Rarely does the Township of Langley’s Council come across applications that face explicitly moral decisions, but last Monday was this term’s first true test. In a defining moment, following months of contentious & emotional debates and a lengthy midweek Public Hearing, Council unanimously supported BC Housing’s re-zoning application for Stepping Stone’s supportive housing at 6465 200th Street.
While the project had significant support from around Willoughby, Langley, and the region, it also had major opposition from local residents, fearing increased crime and drugs from a concentration of homeless in one spot. Reflecting on the vote in a heart wrenching op-ed, however, Langley Advance’s Matthew Claxton counters:
“The homeless people I’ve met are often candid about the reasons for their situation. Addiction and mental illness often play a role, but so do injury and illness, job loss, and alienation from family. Those things can happen to anyone, and they are not moral failings deserving of punishment.” – Matthew Claxton, Langley Advance
As a resident of the immediate Jeffries Brook community, I strongly supported the project. I hoped to help convince my neighbours to not fear the develop with the argument that the homeless are already in our nearby parks, living aimlessly, without assistance and desperately taking what they need to survive.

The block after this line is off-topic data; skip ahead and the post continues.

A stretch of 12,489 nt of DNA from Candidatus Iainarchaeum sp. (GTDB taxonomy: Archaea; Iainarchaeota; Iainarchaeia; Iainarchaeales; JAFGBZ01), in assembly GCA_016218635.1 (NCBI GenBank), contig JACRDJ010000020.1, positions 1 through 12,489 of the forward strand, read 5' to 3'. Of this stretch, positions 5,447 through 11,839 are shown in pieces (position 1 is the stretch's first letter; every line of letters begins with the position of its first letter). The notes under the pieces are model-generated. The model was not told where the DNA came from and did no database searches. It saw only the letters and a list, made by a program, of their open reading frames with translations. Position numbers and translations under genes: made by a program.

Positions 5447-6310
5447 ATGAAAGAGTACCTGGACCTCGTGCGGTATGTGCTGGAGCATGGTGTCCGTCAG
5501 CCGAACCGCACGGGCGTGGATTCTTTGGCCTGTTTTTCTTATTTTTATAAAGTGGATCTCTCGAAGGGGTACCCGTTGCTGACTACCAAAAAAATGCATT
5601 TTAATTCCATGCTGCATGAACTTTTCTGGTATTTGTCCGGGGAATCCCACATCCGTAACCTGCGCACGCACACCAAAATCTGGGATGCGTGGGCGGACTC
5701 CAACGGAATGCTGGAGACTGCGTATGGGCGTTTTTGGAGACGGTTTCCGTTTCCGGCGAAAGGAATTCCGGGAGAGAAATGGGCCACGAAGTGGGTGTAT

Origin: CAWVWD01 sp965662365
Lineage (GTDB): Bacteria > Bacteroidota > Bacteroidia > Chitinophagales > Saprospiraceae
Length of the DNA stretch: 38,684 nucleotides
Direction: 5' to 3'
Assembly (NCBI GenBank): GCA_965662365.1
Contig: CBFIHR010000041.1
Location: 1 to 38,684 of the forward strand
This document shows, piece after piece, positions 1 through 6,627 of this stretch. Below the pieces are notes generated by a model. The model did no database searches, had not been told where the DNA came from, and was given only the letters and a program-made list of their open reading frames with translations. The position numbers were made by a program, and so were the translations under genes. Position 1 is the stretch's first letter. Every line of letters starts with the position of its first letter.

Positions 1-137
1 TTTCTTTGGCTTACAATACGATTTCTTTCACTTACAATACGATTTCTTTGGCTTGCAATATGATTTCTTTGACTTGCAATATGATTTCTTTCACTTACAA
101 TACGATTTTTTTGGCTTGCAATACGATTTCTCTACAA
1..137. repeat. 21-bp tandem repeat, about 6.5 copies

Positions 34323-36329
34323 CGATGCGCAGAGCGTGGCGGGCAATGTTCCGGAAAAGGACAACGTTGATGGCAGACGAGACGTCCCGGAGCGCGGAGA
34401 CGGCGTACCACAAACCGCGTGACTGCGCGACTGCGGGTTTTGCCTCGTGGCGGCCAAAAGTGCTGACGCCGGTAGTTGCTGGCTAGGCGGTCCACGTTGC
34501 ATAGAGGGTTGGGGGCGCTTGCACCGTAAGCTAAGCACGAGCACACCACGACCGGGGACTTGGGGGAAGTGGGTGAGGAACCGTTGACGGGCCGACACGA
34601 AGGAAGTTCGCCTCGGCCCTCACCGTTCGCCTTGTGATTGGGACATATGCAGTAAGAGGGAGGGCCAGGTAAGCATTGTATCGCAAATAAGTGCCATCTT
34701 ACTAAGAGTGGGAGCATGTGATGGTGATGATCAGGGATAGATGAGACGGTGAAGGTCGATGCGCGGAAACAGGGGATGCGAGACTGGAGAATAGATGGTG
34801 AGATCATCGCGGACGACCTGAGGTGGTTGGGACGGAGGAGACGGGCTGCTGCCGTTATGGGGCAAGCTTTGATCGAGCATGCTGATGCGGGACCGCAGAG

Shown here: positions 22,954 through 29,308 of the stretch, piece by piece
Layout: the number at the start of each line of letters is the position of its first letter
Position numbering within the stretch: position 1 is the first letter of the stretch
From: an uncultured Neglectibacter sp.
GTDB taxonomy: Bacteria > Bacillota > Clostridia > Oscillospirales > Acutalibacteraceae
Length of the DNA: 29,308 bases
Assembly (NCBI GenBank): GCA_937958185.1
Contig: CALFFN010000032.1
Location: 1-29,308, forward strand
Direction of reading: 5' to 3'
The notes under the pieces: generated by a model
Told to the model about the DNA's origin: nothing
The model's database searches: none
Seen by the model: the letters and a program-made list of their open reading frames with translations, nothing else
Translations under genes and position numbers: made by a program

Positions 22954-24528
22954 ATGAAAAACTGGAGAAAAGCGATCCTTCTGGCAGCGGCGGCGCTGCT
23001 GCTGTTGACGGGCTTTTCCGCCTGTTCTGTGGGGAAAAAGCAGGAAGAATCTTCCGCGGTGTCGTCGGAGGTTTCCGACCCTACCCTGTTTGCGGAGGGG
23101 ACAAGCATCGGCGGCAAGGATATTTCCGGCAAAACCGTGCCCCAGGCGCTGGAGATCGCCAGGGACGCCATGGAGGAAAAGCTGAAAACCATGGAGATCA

However, I learned at the public hearing that the vast majority of the project’s opposition had no interest in not listening to proponents or even in reading any of the available documentation, regularly asking questions that were already answered from day one. When I compassionately and politely asked a group of local opponents outside of the public hearing whether they were aware of that at least 50 homeless (my count) were camped invarious sites at the side of the streets and parks within 1500 meters of the site, not only did they NOT deny it, they just walked away from me. It was deeply saddening to be surrounded be such an uncompromising and unresearched fear-based position.
Until the evidence is reasonable refuted, I will continue to hold to the position that this project will not only be a significant factor in changing the lives of the local homeless (soon to be not-homeless), but it will also be a major win for our community in reducing crime and unncessary bylaw and policing expenditures. It will also be an important example for potential future sites in Willoughby, Brookswood and Aldergrove and outside of Langley. I hope that as the project moves forward, my neighbours are able to soften their hearts and witness the evidence of positive transformations.
I am deeply appreciative of council for taking a strong moral stance and doing the right thing for our community.